By definition, federal borrowing eventually results in a transfer of income from American taxpayers, whose taxes go to pay the interest on the debt, to the investors who hold the Treasury bonds. As long as the bonds are owned by Americans, the transfer is simply from one group of citizens to another. Bond holders may get richer, while taxpayers who don't own bonds get poorer, which could add to troubling disparities in personal wealth. But shuffling the income between the two groups doesn't reduce America's overall wealth.
Today, however, 43 percent of the United States' publicly held debt of $4.8 trillion is held abroad, mainly by central banks in Japan, China and Britain and by offshore hedge funds. That's up from a 30 percent share in 2001, an extraordinary increase. Indeed, during the Bush years, 73 percent of new government borrowing has been from abroad.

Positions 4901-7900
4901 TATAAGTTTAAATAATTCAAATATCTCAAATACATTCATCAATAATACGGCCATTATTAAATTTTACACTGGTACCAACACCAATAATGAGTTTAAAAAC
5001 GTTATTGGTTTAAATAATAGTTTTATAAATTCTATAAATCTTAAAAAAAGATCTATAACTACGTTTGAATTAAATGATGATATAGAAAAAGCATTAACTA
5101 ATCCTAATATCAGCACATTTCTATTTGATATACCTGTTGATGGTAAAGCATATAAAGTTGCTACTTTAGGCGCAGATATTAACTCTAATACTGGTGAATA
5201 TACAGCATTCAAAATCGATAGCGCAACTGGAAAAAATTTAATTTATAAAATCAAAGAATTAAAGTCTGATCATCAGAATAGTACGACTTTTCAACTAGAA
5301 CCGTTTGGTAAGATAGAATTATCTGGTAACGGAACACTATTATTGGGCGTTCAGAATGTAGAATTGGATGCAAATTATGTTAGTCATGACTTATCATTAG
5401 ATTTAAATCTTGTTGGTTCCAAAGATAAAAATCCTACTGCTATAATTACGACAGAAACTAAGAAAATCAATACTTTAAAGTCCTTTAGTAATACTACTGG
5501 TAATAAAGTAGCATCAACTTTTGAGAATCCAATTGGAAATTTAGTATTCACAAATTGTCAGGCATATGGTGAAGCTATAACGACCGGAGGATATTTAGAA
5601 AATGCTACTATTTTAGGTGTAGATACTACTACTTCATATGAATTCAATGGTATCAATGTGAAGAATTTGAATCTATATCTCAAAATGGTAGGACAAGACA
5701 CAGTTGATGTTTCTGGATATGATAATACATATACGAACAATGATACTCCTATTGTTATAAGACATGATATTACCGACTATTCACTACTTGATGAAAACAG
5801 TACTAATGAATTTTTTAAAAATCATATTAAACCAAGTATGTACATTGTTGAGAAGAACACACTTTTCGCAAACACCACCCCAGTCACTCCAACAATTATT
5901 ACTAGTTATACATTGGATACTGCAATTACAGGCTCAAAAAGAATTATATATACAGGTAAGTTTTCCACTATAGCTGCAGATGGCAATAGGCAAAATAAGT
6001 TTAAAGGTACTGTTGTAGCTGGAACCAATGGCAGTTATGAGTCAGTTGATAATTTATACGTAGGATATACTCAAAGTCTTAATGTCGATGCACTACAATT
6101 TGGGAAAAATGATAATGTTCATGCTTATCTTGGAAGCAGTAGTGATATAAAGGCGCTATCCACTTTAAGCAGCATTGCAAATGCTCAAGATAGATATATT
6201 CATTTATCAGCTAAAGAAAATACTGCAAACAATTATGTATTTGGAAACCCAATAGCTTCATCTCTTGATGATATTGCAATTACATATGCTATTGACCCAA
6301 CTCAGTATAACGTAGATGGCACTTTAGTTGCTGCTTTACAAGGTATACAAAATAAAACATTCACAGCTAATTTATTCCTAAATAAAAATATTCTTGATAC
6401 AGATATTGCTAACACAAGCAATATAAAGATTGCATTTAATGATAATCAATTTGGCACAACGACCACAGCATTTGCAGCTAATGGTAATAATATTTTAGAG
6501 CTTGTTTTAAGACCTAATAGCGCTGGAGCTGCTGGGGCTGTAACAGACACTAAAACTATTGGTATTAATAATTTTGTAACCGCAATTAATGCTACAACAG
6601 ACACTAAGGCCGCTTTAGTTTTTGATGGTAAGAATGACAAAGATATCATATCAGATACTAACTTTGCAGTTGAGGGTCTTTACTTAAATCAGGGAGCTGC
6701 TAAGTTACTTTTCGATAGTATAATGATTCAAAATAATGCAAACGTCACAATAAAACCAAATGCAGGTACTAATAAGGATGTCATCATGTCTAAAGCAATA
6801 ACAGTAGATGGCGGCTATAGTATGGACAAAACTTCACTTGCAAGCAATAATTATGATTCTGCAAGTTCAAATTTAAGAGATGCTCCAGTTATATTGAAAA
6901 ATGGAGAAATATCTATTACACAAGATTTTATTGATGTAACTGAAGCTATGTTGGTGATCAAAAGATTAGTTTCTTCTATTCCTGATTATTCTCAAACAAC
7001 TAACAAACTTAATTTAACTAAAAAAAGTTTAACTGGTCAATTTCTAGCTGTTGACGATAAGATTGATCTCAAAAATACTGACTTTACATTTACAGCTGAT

Paying the interest on the foreign-owned portion of the debt will be a burden on future Americans, draining their wallets and siphoning off the nation's wealth.
Monday, May 29, 2006
Duh! That's What The Republicans Hope Americans Don't Figure Out
Lots of us have been blogging about the growing problem and debt induced by the big budget spenders of the W, Rove and Co. Finally, the NY time editorial staff has gotten on that old and tired bandwagon: